By 3 News online staff
Up to $1 billion of methamphetamine and precursor drugs has been intercepted at the New Zealand border since 2009.
Customs Minister Maurice Williamson says 66kgs of methamphetamine and 3.3 tonnes of ephedrine and pseudoephedrine has been stopped at the International Mail Centre, in sea and air cargo shipments as well as from individuals entering the country.
The street value of the drugs is estimated to be between $740 million and $1b and the seizures have prevented $410m of "drug harm", Mr Williamson says.
Drug harm is the total social costs of drug use and includes associated crime, lost output, health service use and other diverted resources, such as Customs and police time.
Mr Williams says Customs should be applauded for stopping so much of this "vile drug" from entering the country.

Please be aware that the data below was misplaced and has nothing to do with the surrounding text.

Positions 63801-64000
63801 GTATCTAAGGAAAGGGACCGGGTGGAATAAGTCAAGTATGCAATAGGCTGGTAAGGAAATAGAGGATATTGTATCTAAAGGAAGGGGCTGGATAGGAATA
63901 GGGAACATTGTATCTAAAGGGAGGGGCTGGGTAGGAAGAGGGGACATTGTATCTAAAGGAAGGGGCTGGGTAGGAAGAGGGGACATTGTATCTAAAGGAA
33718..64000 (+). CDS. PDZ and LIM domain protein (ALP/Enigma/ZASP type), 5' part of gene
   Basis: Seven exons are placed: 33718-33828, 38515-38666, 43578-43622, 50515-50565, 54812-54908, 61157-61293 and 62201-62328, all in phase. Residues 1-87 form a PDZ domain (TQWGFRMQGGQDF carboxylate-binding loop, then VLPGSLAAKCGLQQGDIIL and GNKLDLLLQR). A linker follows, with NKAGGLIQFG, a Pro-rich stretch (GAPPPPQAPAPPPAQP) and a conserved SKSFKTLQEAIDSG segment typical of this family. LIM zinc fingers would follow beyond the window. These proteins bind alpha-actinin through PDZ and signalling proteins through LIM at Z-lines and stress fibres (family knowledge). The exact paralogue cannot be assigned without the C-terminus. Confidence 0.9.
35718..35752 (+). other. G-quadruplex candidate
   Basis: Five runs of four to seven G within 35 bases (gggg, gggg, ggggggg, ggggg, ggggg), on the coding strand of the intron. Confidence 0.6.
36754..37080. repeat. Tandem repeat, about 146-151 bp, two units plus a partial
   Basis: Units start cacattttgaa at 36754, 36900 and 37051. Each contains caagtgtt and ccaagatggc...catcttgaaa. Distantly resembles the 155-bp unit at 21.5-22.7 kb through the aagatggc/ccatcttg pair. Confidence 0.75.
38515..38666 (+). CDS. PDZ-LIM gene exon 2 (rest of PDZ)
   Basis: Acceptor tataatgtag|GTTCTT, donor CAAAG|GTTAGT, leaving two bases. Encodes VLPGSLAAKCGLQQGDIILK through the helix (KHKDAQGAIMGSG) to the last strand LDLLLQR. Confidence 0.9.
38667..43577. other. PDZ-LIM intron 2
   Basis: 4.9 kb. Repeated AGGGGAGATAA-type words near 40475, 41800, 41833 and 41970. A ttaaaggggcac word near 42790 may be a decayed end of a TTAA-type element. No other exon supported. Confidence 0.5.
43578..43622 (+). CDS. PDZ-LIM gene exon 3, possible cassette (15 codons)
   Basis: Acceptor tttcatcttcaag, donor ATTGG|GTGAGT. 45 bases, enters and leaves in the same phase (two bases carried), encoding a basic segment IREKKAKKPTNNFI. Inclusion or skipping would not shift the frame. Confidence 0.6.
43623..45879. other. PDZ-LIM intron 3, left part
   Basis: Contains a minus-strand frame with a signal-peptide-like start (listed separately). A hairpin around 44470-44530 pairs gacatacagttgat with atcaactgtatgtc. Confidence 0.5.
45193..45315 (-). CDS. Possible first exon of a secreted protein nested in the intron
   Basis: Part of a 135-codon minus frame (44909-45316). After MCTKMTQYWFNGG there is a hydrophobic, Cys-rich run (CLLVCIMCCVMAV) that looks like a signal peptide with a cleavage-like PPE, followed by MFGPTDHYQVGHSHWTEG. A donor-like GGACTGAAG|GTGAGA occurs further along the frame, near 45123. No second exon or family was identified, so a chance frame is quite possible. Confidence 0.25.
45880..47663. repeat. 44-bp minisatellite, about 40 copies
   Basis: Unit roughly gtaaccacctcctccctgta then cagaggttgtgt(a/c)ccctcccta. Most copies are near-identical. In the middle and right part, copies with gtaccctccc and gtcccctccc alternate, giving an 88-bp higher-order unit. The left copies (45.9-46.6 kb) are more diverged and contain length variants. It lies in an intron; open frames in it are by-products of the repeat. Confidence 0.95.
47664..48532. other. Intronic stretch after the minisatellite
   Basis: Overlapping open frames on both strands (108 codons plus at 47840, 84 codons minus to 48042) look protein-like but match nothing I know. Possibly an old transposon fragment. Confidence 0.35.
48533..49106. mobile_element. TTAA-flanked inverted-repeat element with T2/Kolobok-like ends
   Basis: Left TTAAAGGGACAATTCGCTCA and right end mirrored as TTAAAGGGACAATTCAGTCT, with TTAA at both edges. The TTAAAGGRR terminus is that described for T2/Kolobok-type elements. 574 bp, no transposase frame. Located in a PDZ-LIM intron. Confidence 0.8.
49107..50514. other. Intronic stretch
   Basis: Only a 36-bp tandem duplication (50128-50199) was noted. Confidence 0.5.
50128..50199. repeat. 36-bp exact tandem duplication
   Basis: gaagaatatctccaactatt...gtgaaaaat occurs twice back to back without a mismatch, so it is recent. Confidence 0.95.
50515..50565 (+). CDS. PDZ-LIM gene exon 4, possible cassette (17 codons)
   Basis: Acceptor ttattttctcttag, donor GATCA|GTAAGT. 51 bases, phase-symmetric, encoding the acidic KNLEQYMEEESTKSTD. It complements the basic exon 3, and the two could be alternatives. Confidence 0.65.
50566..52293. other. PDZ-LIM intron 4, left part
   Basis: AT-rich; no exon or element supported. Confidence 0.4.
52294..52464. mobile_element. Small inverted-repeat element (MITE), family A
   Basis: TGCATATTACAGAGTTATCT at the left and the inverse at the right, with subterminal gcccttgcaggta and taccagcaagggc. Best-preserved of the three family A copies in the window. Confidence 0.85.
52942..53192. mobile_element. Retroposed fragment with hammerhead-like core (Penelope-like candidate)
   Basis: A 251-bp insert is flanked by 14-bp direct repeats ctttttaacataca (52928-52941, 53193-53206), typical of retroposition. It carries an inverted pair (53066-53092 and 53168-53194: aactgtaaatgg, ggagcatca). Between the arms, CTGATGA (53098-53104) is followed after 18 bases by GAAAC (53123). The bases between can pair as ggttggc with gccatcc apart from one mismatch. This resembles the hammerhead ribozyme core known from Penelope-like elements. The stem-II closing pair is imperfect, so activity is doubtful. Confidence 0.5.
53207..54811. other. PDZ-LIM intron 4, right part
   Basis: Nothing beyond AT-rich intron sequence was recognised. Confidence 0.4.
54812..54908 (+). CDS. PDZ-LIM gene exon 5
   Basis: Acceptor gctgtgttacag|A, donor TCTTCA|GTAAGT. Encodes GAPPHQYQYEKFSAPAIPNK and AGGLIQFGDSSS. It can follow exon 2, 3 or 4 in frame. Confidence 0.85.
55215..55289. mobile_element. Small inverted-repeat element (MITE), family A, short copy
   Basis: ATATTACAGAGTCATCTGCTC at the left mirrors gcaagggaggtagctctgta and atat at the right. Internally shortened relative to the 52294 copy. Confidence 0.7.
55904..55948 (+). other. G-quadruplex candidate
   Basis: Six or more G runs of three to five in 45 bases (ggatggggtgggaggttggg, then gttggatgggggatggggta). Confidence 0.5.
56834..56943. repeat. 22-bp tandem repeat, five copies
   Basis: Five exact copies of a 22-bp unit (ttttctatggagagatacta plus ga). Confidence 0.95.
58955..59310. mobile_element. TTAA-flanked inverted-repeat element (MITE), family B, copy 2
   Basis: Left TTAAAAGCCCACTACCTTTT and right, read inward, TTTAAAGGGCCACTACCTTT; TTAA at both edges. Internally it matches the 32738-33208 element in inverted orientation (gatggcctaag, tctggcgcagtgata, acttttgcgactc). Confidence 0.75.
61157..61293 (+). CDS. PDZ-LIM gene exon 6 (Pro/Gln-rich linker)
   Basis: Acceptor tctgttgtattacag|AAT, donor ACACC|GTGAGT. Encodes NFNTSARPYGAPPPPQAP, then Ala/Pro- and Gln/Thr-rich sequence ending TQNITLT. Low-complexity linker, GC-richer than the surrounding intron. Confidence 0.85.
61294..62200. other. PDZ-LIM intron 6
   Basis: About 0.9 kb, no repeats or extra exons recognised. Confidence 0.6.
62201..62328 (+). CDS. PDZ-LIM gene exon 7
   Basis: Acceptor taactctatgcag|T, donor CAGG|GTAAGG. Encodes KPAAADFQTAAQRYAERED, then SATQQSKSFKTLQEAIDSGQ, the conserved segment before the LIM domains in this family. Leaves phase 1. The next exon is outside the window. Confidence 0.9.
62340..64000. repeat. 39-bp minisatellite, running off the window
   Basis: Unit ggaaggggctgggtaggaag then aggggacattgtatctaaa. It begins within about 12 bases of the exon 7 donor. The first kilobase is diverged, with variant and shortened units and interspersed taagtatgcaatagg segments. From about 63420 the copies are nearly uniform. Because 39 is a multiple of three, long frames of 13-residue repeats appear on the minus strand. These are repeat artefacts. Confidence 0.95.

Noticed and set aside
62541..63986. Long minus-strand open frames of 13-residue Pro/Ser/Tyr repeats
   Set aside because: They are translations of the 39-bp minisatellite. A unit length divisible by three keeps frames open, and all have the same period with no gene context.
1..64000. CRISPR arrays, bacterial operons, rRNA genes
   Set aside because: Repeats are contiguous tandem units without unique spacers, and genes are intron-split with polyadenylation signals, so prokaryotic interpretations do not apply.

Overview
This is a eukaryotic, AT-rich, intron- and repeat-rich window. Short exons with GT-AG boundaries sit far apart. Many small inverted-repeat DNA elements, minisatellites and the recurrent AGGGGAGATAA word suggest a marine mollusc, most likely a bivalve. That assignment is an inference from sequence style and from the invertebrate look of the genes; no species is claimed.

"Targeted operational activity has proven successful in disrupting criminal supply chains."
Since the signing of a memorandum of cooperation with China in 2010, both countries have worked together to stop the import of precursor ingredients from China, he says.
China is New Zealand's primary source of methamphetamine precursors and Mr Williamson says the cooperation, which included sharing information and intelligence, has paid dividends.
"Close work with other customs administrations results in a better understanding of illicit drug supply and presents the opportunity to disrupt the supply chain from the export end."
Methamphetamine use has decreased from 2.2 percent in 2007/08 to 0.9 percent in late 2012, Mr Williamson says.
source: newshub archive